D.C. officials discuss the city's finances on Monday. (Aaron Davis/The Washington Post)

D.C. Mayor Vincent C. Gray’s final spending plan could force steep budget cuts after he leaves office, D.C. Council members warned Monday, marking a tense start to a budget battle likely to set the tone for the remainder of Gray’s term.

Gray (D), who was ousted last week in the city’s Democratic primary, was challenged by nearly every member of the council about his plan to use more than $100 million of a tax windfall to spend more money next year than the city expects to take in.

Gray said savings from proposed changes to the city’s procurement process would cover the small difference in the $10.7 billion budget. If the District’s recent economic expansion continues, Gray said, tax revenue growth would make the spending a non-issue.

But the council chairman, Phil Mendelson (D), during a four-hour session, said the budget plan set up a potential “time bomb” that could leave the District $200 million in the red — and force 8 percent across-the-board cuts by 2016.

The city’s new chief financial officer, Jeffrey S. DeWitt, backed Gray, saying the city would have time to make adjustments to balance the budget if more revenue or other savings do not materialize. But the council’s first public hearing with Gray since the election made it clear that the budget would be a fight and that little might come easy for Gray during the nine-month lame-duck period. They mayor still hopes to seal deals for a new major league soccer stadium and billions of dollars in other development.

The tension over the administration’s spending plan was magnified in questioning by council members Muriel Bowser (Ward 4), the Democratic nominee for mayor, and David A. Catania (At Large), who is running for mayor as an independent.

Bowser said that Gray’s budget could tie the hands of the “next mayor,” leaving the successor to identify needed cuts and limit the funding for big-ticket projects such as school construction. Bowser said she would work on a measure to increase the District’s use of public-private partnerships, because heavy borrowing under Gray would undoubtedly force the city to look for other ways to fund projects in coming years.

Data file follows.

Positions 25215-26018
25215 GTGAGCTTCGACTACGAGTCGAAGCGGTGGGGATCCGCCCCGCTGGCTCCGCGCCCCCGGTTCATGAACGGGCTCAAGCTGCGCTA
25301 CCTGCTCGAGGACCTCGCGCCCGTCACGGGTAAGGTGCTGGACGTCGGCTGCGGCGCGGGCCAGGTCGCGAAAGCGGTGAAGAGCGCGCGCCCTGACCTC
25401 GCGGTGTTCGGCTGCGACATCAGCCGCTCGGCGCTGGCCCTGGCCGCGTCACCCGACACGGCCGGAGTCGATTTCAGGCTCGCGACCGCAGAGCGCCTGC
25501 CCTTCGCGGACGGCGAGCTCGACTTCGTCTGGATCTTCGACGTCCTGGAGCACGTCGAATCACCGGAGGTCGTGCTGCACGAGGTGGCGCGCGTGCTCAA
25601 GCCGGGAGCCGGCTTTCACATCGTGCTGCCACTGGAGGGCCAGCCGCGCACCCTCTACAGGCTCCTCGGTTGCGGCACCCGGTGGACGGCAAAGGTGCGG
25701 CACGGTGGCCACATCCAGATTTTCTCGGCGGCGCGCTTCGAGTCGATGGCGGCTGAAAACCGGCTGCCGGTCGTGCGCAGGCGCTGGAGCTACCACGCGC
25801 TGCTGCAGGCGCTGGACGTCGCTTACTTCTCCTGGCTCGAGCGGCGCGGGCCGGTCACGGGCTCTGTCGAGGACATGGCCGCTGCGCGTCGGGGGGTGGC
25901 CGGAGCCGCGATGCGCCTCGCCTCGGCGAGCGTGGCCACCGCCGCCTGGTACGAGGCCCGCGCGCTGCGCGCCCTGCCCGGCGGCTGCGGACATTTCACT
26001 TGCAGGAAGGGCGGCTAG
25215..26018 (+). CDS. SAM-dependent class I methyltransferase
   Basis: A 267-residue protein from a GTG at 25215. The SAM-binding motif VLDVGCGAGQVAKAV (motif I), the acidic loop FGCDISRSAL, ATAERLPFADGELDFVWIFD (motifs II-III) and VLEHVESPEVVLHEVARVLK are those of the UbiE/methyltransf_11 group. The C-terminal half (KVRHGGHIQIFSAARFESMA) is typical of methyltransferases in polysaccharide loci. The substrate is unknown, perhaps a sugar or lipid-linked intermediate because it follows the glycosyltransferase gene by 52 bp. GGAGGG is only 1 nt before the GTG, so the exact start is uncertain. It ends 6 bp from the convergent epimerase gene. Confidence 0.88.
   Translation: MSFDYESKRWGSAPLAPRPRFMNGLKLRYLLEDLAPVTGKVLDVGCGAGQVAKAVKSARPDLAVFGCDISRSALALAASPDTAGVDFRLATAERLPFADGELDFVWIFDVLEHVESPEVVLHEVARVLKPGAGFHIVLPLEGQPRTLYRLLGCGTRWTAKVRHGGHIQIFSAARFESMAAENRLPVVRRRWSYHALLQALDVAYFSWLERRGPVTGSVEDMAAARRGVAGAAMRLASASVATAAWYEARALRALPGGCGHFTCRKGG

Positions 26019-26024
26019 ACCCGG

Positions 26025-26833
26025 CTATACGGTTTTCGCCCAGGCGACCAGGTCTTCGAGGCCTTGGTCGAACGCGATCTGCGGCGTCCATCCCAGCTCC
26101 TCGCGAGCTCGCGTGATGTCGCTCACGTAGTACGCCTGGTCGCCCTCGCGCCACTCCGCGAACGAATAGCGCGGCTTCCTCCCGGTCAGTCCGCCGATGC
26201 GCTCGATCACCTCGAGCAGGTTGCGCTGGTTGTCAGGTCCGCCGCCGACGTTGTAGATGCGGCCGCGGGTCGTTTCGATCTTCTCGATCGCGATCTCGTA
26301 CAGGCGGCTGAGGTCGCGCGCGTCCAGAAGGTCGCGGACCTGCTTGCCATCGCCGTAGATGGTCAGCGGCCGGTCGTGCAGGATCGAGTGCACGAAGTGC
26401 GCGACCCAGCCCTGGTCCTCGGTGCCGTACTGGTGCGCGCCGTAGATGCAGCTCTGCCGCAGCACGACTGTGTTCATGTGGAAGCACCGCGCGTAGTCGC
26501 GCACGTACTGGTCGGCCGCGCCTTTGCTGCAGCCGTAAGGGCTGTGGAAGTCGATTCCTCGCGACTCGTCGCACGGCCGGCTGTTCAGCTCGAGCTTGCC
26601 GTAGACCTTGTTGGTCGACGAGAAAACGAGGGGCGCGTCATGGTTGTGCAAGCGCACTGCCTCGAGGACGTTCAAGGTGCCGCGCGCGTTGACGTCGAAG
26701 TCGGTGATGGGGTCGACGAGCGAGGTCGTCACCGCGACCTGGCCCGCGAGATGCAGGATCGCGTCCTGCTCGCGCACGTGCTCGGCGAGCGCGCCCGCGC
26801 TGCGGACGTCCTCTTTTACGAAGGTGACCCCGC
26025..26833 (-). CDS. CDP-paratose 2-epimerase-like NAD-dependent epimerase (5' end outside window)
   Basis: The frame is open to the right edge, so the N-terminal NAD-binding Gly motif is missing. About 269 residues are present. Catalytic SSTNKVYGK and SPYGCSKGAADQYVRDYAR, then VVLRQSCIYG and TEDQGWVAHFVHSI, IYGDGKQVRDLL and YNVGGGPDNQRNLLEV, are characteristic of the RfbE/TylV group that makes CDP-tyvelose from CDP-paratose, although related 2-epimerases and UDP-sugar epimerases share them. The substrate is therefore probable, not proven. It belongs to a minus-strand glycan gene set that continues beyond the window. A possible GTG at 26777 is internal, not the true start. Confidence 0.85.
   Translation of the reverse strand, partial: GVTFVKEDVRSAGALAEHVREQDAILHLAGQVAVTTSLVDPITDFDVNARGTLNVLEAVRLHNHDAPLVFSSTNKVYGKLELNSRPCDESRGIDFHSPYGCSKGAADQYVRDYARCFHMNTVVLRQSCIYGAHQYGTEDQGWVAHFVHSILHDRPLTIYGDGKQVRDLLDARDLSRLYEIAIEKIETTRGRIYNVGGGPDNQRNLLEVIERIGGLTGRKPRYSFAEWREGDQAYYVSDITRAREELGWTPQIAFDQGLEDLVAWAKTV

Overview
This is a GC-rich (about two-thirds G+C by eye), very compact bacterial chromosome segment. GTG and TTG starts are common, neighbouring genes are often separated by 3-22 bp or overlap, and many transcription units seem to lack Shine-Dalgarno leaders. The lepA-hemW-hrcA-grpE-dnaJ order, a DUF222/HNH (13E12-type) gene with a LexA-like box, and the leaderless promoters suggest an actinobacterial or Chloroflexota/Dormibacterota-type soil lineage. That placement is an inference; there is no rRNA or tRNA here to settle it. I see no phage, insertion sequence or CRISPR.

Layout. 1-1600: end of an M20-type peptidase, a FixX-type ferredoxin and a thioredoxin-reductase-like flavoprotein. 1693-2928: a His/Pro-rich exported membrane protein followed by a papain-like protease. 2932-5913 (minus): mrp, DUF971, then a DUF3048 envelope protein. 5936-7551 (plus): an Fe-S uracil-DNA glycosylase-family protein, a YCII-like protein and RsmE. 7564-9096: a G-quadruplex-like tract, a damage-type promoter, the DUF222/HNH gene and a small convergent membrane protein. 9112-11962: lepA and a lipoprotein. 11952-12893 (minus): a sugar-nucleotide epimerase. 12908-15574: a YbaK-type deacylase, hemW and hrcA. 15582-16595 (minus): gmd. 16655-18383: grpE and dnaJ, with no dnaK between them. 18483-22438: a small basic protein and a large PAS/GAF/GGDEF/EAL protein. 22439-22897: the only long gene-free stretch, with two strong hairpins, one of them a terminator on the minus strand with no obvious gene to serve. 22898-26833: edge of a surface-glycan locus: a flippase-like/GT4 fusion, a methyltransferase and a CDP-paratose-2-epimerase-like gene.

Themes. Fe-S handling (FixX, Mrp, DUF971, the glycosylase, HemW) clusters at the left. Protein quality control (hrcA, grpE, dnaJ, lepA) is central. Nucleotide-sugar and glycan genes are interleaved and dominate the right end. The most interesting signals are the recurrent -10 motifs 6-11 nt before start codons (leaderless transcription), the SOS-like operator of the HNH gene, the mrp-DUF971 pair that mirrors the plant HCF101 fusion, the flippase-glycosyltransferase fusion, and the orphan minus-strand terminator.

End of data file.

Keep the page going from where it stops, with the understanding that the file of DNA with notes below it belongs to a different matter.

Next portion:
Catania focused on Gray’s two-year plan to cover the higher spending in part with a 50 percent jump in revenue from automated speed cameras by 2016. He called the $50 million in additional traffic tickets “gotcha” fees that undercut Gray’s contention that his budget does not rely on higher fees or taxes.

Gray also faced criticism from council member Jim Graham (D-Ward 1), chairman of the Health and Human Services Committee, who said he would make it the work of his final nine months in office to push the administration to “come to terms” with its need to fix or replace the city’s troubled homeless shelter at the former D.C. General Hospital.

And council member Jack Evans (D-Ward 2), chairman of the Finance Committee, said he was disappointed that Gray’s budget rejected several of the most ambitious and controversial tax changes recommended by a blue-ribbon commission chaired by former mayor Anthony A. Williams.

Williams took on the job, Evans said, on the condition that Gray and the council wouldn’t “put it on the shelf.” Catania jumped in, saying that Gray’s decision to not deal with wide disparities in tax codes between the District and Northern Virginia could cost the city new jobs, especially since the commonwealth has been angling to attract D.C. law firms.

“If we want to look to remain competitive,” Catania said, “we need to get a tax policy that is going to compete with Virginia.”

Gray’s budget proposal for fiscal 2015 includes a new, lower income-tax bracket for residents earning $40,000 to $60,000, a change that would yield $200 in lower taxes annually at the top of the range. Not included are commission recommendations for more dramatic changes in the city’s income and sales taxes.

Gray said he spoke with Williams about not including most of the proposals, and that not implementing most of the commission’s recommendations, which would reduce city revenue, amounted to a “judgment call.”

“I wanted him to understand that this was not a rejection necessarily of all of the ideas advanced by the tax commission, but it was making a judgment call about spending that I thought needed to be done,” Gray said.